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29 November 2016

Kate Bush thinks Theresa May is “wonderful“ – and it’s not the first time she’s turned political

Bush also recorded a 1980s music video about Ken Livingstone. 

By Julia Rampen

Kate Bush has described Theresa May as “the best thing that’s happened to us in a long time” because of her intelligence and power as a woman. 

Asked about her song “Waking the Witch” and fears of women’s power in an interview with the Canadian magazine Macleans, the iconic musician praised the British Prime Minister.

She told the magazine: “We have a female prime minister here in the UK. I actually really like her and think she’s wonderful. I think it’s the best thing that’s happened to us in a long time.”

Bush praised “sensible” May’s intelligence and added: “It is great to have a woman in charge of the country.”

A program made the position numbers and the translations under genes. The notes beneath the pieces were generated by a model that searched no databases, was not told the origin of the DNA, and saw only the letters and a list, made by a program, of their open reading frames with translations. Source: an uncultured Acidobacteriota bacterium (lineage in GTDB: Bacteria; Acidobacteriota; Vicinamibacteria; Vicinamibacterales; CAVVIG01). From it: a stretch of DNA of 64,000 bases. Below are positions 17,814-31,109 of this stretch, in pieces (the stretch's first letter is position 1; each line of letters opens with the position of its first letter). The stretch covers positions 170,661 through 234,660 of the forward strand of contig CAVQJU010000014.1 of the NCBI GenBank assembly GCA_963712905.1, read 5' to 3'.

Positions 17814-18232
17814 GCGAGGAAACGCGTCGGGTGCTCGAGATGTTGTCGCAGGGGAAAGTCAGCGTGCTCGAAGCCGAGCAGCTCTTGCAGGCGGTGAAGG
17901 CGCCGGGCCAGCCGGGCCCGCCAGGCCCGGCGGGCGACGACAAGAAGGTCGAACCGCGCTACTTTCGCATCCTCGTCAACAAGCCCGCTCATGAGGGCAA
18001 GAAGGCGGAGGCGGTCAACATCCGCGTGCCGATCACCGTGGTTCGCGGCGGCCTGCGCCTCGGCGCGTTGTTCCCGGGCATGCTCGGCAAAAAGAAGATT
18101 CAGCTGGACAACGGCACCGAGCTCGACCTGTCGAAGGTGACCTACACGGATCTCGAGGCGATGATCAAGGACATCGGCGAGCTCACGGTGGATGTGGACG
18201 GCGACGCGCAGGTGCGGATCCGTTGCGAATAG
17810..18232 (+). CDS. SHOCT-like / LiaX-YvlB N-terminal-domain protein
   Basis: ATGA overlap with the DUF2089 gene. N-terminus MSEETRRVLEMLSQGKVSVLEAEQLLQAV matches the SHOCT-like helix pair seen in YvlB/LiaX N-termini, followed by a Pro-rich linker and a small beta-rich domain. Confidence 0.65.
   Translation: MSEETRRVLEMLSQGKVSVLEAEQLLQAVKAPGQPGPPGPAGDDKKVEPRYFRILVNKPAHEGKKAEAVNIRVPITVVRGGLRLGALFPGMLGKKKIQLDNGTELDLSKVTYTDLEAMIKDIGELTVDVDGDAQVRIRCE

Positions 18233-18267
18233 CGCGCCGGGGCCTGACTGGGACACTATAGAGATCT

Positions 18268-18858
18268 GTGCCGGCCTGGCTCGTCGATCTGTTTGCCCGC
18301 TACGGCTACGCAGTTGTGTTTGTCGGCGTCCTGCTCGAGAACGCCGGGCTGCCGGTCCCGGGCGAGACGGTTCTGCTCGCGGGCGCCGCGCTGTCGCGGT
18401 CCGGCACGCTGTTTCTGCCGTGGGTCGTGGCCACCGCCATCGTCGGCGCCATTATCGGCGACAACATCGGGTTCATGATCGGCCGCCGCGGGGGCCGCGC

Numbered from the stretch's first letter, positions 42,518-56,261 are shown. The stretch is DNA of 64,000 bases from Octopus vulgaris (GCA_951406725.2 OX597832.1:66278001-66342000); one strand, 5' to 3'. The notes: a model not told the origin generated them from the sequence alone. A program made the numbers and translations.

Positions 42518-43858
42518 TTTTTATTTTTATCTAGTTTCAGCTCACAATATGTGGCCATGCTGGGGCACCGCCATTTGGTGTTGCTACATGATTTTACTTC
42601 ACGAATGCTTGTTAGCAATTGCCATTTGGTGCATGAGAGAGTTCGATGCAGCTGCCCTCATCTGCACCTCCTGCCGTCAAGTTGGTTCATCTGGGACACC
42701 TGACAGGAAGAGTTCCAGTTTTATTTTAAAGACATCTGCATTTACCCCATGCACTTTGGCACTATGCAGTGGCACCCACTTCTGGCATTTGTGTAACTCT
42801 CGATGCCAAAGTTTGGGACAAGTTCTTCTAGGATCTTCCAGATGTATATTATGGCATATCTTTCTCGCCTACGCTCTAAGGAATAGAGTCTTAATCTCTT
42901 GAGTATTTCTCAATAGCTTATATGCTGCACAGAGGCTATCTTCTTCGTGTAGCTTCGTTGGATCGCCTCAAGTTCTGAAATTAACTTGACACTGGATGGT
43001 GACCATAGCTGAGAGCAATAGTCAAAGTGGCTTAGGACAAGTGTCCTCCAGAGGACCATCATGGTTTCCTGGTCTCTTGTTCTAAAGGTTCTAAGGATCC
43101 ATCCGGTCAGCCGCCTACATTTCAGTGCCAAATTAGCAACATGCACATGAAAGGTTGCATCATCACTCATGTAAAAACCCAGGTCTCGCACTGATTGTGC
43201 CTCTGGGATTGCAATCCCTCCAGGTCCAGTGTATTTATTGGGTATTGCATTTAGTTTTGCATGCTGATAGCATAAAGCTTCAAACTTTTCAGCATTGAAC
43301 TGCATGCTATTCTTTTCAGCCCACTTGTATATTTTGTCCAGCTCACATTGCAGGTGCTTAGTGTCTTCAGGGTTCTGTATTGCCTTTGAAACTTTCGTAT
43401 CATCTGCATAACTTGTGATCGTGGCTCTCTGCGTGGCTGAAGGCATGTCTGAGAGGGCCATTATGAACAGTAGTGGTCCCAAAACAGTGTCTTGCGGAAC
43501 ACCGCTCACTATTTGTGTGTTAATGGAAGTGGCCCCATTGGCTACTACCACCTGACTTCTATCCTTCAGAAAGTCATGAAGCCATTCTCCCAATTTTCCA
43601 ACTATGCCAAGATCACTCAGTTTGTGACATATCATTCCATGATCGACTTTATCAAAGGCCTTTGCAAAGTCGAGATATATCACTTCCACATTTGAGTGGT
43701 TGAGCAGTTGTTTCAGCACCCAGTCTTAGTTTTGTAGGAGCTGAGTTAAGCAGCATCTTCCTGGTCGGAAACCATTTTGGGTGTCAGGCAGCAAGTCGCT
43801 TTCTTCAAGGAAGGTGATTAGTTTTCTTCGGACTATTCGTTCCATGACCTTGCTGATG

Imaginative singer-songwriter Bush has broken many records for women in music, including becoming the first female artist to have eight albums in the top 40 at the same time. Although Bush herself has said she hates the word feminist, her songs often address feminist themes, such as This Woman’s Work, about the dangers of childbirth.

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Nevertheless, in light of Bush’s approval of May, The Staggers feels compelled to revisit the 1980s, when she sang the soundtrack to The Comic Strip Presents… series “GLC: The Carnage Continues”.

The satirical music video shows Ken Livingstone, played by Robbie Coltrane, launching a violent takeover of the Greater London Council. Bush sings over the top: “Where is the man that we all need?… Ken is the man we all need. Ken is the leader of the GLC.” She even refers to Livingstone as a “sex machine”.

In the video, Ken is living in the wild, when he discovers a plan to flood South London. The song begins as Ken is handing out posters and campaigning while also getting back into shape with the help of weights and a bottle of milk.

He then storms into the corrupt offices of the GLC and pushes out the leader, releases prisoners and rallies a bunch of armed guerilla fighters.

Livingstone later became Mayor of London, and afterwards has devoted much of his time to his hobby of talking about Hitler, but he didn’t forget. In 2010, he told The Quietus: “Of course I was a fan of the song.”